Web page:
Seven in three years—that’s how many people have been mauled to death by sharks in Western Australia. That’s spooked the state’s tourism business enough that in early 2014, the government launched a $1.3-million shark cull using baited traps called drumlines to catch big sharks that could potentially hurt humans.
As Quartz explained at the time, not only is there no clear evidence that drumlines alone prevent shark attacks, there’s also plenty of proof that they kill indiscriminately, including endangered species. In some cases, they might make beaches even more dangerous.
Conservationists can stop fretting, though. The WA government just announced that it’s scrapping the plan, after the state’s Environmental Protection Agency said that the drumlines posed too big a potential threat to migratory shark populations given the available science, recommending the program’s termination.
The program, which authorized the shooting of any sharks bigger than three meters (10 feet), say 50 such sharks have been killed, including five in excess of four meters; the largest was 4.5 meters. Of the 172 sharks snagged none of them were Great Whites, the species thought to be responsible for several recent maulings.
That’s probably a good thing; Australia’s Great White population is in a shaky state. However, more than seven in 10 of the Tiger sharks (pdf, p.22) caught were female, and about the same ratio was destroyed. Though Tiger sharks aren’t considered a vulnerable species in Australian waters, this is potentially worrying given the impact to their birth rates.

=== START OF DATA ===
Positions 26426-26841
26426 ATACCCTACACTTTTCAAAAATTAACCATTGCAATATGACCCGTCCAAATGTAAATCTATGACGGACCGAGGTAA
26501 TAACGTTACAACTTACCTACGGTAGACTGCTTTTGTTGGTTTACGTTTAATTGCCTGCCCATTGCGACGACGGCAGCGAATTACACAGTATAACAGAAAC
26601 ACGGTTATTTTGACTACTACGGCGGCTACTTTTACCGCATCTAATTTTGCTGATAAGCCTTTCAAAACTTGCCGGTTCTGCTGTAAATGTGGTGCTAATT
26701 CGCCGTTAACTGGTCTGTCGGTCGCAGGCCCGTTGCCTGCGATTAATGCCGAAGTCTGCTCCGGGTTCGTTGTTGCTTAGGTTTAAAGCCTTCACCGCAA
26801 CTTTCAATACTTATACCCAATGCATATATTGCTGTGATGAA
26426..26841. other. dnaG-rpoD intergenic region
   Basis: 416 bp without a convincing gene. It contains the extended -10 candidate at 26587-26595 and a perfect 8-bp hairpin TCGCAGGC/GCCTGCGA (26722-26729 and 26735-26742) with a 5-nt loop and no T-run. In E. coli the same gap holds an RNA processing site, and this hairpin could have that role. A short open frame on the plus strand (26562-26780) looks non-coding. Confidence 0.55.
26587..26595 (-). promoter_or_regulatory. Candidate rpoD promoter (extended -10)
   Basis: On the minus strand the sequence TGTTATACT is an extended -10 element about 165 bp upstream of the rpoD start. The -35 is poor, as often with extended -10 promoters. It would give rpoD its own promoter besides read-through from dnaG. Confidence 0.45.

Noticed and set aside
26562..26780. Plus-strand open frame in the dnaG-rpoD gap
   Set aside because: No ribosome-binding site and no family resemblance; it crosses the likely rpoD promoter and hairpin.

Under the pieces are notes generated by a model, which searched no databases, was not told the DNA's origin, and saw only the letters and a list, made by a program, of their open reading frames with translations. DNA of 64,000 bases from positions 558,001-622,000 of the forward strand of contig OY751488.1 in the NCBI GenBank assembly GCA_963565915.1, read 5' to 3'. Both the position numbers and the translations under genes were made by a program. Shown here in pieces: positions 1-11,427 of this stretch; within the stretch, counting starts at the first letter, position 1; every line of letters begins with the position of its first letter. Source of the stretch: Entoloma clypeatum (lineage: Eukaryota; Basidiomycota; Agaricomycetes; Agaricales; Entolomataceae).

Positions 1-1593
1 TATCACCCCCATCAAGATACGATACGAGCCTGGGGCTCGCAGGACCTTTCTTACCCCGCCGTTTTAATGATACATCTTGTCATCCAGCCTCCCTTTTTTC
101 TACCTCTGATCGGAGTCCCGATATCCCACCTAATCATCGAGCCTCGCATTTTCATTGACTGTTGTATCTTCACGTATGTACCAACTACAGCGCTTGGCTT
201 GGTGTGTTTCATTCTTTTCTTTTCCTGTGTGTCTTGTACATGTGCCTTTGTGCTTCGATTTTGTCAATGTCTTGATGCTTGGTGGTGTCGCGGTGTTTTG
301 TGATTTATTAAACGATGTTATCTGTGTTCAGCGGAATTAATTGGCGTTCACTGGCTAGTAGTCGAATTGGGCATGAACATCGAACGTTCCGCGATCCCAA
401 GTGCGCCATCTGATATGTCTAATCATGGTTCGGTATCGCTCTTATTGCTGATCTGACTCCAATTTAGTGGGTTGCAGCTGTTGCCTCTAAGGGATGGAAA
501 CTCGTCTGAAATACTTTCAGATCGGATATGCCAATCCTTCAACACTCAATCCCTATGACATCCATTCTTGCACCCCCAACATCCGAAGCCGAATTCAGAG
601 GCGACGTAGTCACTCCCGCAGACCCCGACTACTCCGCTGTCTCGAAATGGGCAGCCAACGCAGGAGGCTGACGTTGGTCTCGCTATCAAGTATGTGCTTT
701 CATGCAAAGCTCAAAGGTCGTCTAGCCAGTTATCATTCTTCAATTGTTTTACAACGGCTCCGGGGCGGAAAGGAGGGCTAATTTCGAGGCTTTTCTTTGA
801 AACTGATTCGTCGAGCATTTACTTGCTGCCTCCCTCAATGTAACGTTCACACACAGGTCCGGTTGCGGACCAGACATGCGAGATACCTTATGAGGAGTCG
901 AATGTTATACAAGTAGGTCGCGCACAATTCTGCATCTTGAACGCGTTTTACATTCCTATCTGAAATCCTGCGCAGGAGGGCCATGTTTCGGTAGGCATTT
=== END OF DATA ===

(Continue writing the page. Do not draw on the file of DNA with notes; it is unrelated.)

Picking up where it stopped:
And despite all this shark-slaughter, a man may still have been killed: In March, the body of a diver was found south of Perth with what appeared to be shark bites. (Days ago, a shark killed a man in New South Wales, which also has a shark-control program.)
Though it says it won’t appeal, the government isn’t thrilled. Colin Barnett, the state premier, suggests the problem is a “rogue shark, one that stays in one area for repeated periods,” that needs to be killed. That’s despite the fact that, from January to April, none of the 90 sharks that the program caught and tagged for research purposes reappeared.
Though the demise of WA’s shark cull might be a coup for conservationists, it doesn’t help with the very real problem of frequent, lethal shark attacks. Is there an effective—and less destructive—policy out there?
Marine biologist and shark expert David Shiffman argues (paywall) drumlines are actually the best way to limit the risk of shark attacks on humans—provided that a team of monitors hauls up the sharks and moves them to where they won’t threaten swimmers (which the WA team wasn’t doing). The crew also must haul up the drum lines frequently enough to make sure no sharks or other animals drown on their hooks.
That might sound too good to be true. But scientists using the method in Recife, Brazil—a major shark-attack hotspot—report a 97% fall in bites.
But perhaps above all a little perspective is due. As Shiffman points out, vending machines, toasters and cows kill more people each year than sharks do.